I cook for a lot of reasons. Among my motivations are career, hunger, family, friends, and curiosity. When Mike Hargis (winner of the banh mi selfie contest) shared his grandma’s recipe for a southern Vietnamese classic dish of pork and eggs simmered with coconut juice, I was intrigued. Mike posted the recipe on the Viet World Kitchen Facebook page and I noticed that his maternal grandma (Ba Ngoai in Vietnamese) totally didn’t make thit heo kho trung in the traditional sense.
If you have Into the Vietnamese Kitchen, the recipe on page 146 is a simple, classic approach – chunks of pork leg with fat, skin and lean, coconut water/juice, caramel sauce, fish sauce, a little sugar and boiled eggs. Some cooks like to add a touch of onion and garlic too. My family likes to taste the porkiness. Regardless of seasoning, thit heo kho trung is southern Viet comfort food that’s simmered stovetop and eaten with rice; the eggs get cut or broken up with some of the soupy cooking liquid to create a rich sauce to flavor the rice. It's a dish that southern Vietnamese people enjoy year around but also during Tet (Lunar New Year).
Mike’s grandma used pork shoulder, soy sauce, coconut water, onion, fresh and powdered garlic, and lots of black pepper along with the requisite eggs. The dish is cooked in the oven. Say what? How’d did a woman of her generation have access to an oven? How does the dish taste with the soy sauce?
I made his grandma’s recipe cutting it roughly in half since my household is comprise of just two adults. I used less soy sauce and employed a hefty amount of garlic instead of fresh and powdered. (I don’t have powdered garlic in my pantry.) Instead of using a roasting pan, I opted for giant claypot as an old-fashioned nod; you could make it in a Dutch oven.
For the coconut juice, I used canned coconut water which is much closer to the refreshing liquid from a young (green) coconut. I baked the claypot as prescribed and the house was filled with good food aromas. The result was very good. Viet people don't typically cook giant hunks of meat so I understand the preference for the oven — you can cook an entire roast in there with ease.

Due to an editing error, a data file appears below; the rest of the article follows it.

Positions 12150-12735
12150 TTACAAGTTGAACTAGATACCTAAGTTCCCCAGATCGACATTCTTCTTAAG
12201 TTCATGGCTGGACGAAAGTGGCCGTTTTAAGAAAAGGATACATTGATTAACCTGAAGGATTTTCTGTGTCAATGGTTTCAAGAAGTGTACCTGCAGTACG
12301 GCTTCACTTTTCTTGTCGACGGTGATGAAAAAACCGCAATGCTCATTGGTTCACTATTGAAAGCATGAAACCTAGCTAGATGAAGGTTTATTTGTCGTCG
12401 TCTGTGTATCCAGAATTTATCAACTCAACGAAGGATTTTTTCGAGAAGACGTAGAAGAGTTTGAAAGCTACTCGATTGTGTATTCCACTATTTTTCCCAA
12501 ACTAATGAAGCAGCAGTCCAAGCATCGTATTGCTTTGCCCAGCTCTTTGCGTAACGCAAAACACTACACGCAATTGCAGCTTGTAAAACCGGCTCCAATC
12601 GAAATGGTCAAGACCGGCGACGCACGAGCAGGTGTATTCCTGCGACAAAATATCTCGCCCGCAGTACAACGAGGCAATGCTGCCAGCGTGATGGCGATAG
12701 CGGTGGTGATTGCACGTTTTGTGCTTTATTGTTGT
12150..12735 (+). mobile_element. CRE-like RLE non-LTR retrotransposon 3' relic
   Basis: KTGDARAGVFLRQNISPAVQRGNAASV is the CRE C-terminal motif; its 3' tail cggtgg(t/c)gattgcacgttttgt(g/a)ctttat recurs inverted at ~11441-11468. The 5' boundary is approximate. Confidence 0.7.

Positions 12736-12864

Because it’s a salty, rich dish, a little pickle side was in order. The citrusy red cabbage pickle from the Banh Mi Handbook worked splendidly to balance out the flavors, textures, and colors. To further balance the meal, I add boiled green beans one night, broccoli on another.
I’ve been eating the pork and eggs all week long; kho dishes improve with age and this made a lot. My inquiring mind wanted to know a few things from Mike. I asked and he responded, sending a few family photos too.
Why did you decide to make the pork and egg dish? Your recipe called for five pounds of pork and two dozen eggs. How did your family eat all that up when your grandma made it?
We decided on thịt heo kho vối nước dừa và trứng [Mike likes to include all the diacritics] just because we haven't had it in a while. All that we modified was that we used coconut juice rather than water and oven over stove top. [Ah-so, the oven was Mike’s tweak. Coconut juice was more on point than water.] Other than that, all recipes originated from Bà Ngoại and Mom <3